Tips to stay warm and sleep tight even if it is rather cold in the house:– On the whole, get ready for Winter, just like people use to do when things were not that easy. And have fun doing it. – The best trick for all areas where people experience cold and damp nights : Heat up some bricks or nice flat stones in the oven, wrap them up in many layers of newspapers, put them under the sheets at the foot of the bed some time before going to bed. The newspaper will act as in insulator for the bed sheets to not be damaged by the hot bricks and for the sleeper to not burn his feet and it will allow for the heat to be released slowly. It will probably stay warm till morning. And as it provides dry heat, it balances out the dampness in the air that occurs when a room is not heated enough. Try it, it is wonderful. [LD: also a hot-water bottle works, but is a petro product.] – Sleep with a woollen cap (tuque) on or something like that. Body heat escapes from the top of the head. The hat will prevent the body heat loss. And wear wool socks on the feet. – Make your own down comforter. It is easy to fabricate – once you get your hands on some down feathers of course – and duvet is the warmest of blankets you can ever find. If you can’t make it, buy a used sleeping bag of good quality or an old fur coat at the thrift store. – If all family members wear warm clothes in the house â?” good sweaters, body warmers, woolen socks, slippers, you can keep a house at only 60°F or 15°C all day long and it will be all right. Everybody will get use to that temperature and not even notice after a while. This is what I do here every winter. It is important to keep the back of one’s body, the belly and the feet real warm. The rest of the body will take care of itself if these parts are warm and nobody will catch a cold. – Eat hot meals, like porridges for breakfast, hearty soups, stews or crepes for dinner, etc. food that provides heat and burns slowly in the body, without being expensive or taking a long time to prepare. Choose a recipe that requires the use of the oven for a long time, like baked beans. It is the right type of food in a cold season and the oven releases heat slowly, for hours, thus keeping the kitchen warm. And the smell of the food while it is cooking pleases everybody. – Never be cheap regarding heating the basement; keep it around 60°F too. A warm basement assures you comfort on the first floor without spending so much energy. A cold basement on the contrary will not allow you to build a really comfortable temperature on the first floor. – Forget the fireplace to warm up a room; it is a romantic idea that doesn’t stand a reality check. The chimney sucks up almost all the heat which goes out immediately. You can feel warm next to the fire; but if you stand back a little, you notice how cold the rest of the room is. It is not a matter of contrast really. It is because the heat in the rest of the room has gone up the chimney. Unless you have a slow combustion type of fireplace with a system that pushes back the heat into the room or a good old wood stove, forget about buying wood. – Seal the windows by covering them with a layer of plastic if you can feel a draught coming through or see ice forming on the glass. The layer of plastic makes a big difference and it is a cheap material. And curtains are important too. Close all the curtains and shades at nightfall to keep the cold out. – If you have young kids and you want to warm up the bathroom real quick in the morning, run the hot water in the shower or bathtub for a couple of minutes. – If you live in a area where snow is abundant, use it to draught proof the house on the outside. It is an old trick from the pioneers era. Build up a snow bank against the outside walls around the house, as high as you can. Inside the snow bank, the temperature stays the same. Even if it is minus 20-30° outside and windy, the temperature into the snow bank does not change (if I remember correctly, it stays at some 26°F or minus 4°C); so the snow helps keep your basement protected against the wind and the very low temperature, thus assisting you in your effort to keep the basement and house warm. It will also help tremendously if your basement is damaged and shows cracks. In my house, a snow cover stopped the water in the pipes from freezing before I had the basement repaired. It is that efficient. – If the kids have to walk to school in cold weather, you can cook them a hard-boiled egg that they will carry in their mittens to keep their fingers warm. When the egg is cold, they can eat it (fancy eh?).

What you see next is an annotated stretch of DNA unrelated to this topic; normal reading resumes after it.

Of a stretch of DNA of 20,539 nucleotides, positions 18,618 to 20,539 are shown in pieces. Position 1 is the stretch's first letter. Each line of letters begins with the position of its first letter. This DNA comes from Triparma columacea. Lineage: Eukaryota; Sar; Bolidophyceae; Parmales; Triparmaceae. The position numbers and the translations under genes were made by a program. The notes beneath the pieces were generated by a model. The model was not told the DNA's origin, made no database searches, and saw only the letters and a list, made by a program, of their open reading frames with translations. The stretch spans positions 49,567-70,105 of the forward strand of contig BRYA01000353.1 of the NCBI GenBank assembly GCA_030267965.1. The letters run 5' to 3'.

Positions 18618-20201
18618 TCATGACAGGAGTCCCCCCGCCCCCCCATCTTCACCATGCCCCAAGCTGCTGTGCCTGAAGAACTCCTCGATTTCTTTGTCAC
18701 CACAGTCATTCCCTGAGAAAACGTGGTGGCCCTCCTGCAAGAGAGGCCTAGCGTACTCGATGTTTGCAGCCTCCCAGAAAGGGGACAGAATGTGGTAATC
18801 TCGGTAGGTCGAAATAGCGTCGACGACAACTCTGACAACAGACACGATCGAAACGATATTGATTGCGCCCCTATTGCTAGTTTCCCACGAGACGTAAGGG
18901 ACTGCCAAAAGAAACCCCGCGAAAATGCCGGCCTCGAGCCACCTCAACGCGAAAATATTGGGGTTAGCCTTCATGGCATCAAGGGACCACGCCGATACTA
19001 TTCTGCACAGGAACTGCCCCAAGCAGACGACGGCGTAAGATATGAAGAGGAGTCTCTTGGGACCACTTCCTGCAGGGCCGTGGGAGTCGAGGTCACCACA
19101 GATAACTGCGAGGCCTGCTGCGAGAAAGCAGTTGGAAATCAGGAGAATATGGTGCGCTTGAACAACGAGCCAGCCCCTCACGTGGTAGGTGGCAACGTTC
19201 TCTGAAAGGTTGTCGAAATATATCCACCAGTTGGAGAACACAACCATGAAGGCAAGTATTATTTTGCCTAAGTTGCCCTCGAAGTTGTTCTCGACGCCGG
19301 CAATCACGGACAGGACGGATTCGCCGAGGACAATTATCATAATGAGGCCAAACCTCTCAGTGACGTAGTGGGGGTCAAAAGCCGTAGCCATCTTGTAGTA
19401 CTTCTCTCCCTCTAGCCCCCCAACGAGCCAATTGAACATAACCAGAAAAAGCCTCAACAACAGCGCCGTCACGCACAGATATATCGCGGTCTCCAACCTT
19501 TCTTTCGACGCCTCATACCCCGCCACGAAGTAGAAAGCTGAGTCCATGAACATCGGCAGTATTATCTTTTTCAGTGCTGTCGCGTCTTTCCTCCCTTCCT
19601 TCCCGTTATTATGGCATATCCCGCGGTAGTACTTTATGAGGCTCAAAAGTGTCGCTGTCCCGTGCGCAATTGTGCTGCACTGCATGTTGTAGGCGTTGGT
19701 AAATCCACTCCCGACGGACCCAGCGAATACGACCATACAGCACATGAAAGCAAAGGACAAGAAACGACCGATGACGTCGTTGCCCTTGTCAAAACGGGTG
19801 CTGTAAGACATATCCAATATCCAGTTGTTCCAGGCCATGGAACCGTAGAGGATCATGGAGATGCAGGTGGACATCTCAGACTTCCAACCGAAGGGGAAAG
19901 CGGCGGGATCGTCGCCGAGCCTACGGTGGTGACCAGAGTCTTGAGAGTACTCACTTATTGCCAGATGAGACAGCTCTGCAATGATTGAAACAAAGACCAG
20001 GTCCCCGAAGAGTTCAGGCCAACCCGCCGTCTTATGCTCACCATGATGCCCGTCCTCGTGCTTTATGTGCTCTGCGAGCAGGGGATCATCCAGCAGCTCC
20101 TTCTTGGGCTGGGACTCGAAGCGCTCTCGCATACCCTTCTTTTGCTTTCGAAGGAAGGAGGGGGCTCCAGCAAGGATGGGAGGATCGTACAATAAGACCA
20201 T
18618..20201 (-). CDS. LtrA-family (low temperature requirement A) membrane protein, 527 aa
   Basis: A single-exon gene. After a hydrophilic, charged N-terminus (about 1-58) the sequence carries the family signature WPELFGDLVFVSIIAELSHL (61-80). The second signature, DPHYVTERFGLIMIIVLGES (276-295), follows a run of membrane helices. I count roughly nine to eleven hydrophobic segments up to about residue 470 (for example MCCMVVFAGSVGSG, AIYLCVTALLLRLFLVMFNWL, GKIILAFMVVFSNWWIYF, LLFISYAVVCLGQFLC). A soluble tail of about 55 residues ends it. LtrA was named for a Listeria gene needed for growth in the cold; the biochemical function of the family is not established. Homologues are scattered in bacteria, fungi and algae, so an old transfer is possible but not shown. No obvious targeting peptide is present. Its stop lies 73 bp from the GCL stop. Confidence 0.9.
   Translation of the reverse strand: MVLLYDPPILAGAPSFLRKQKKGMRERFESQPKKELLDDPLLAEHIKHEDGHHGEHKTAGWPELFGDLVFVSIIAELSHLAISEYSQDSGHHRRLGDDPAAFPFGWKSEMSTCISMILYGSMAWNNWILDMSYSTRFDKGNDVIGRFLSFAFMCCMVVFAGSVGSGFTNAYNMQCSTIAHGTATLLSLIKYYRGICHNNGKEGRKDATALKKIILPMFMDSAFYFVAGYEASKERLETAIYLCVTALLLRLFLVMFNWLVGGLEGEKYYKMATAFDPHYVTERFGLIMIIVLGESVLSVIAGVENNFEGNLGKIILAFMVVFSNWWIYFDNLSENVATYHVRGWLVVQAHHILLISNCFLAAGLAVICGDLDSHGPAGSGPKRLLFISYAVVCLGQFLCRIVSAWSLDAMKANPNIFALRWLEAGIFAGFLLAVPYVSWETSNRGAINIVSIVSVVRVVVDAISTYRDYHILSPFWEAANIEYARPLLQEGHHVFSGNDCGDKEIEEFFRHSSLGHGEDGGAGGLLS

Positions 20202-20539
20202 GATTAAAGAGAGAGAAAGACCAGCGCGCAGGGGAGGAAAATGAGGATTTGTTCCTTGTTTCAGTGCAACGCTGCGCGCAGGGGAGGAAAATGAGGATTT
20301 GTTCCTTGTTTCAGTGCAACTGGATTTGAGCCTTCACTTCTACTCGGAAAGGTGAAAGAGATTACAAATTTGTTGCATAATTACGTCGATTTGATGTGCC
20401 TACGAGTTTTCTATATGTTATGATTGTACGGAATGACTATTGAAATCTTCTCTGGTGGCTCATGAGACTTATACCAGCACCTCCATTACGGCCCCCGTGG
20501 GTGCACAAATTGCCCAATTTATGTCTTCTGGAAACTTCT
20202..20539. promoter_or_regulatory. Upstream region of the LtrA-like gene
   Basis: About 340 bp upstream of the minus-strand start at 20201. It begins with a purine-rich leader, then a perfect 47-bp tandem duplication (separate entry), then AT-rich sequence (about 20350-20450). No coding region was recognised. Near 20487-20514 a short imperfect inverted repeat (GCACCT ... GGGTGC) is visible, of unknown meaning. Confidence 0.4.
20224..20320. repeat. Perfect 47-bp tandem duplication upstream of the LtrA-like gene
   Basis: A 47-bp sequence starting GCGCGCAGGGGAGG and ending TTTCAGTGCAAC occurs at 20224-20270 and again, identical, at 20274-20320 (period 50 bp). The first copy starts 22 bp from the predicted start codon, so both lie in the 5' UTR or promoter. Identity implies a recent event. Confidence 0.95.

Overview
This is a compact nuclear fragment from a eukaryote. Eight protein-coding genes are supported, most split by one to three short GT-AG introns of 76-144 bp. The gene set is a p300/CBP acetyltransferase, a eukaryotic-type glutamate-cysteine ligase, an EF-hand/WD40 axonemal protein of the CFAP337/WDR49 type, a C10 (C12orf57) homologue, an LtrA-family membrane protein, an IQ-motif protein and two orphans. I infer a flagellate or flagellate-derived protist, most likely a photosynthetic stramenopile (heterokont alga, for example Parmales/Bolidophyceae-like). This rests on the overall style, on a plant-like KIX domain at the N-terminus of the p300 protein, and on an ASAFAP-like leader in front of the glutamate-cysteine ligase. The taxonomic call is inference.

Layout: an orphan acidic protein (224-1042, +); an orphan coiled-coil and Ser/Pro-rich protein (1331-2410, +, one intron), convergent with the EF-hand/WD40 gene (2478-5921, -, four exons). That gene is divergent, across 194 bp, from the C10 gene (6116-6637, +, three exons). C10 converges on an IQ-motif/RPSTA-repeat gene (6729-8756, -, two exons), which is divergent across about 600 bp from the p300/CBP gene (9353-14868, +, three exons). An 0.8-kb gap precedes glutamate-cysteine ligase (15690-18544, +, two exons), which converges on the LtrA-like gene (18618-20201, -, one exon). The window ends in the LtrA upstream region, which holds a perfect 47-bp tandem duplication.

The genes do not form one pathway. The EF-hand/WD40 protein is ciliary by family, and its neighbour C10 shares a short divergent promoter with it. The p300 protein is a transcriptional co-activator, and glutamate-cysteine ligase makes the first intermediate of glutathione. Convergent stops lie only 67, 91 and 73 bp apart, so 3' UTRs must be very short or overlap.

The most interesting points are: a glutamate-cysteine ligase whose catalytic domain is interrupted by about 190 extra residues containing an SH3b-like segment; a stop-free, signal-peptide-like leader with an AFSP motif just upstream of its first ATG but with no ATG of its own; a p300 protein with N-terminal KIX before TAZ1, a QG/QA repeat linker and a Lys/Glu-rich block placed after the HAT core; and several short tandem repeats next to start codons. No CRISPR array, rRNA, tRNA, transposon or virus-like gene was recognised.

I wish you a nice time reinventing living amid the changes.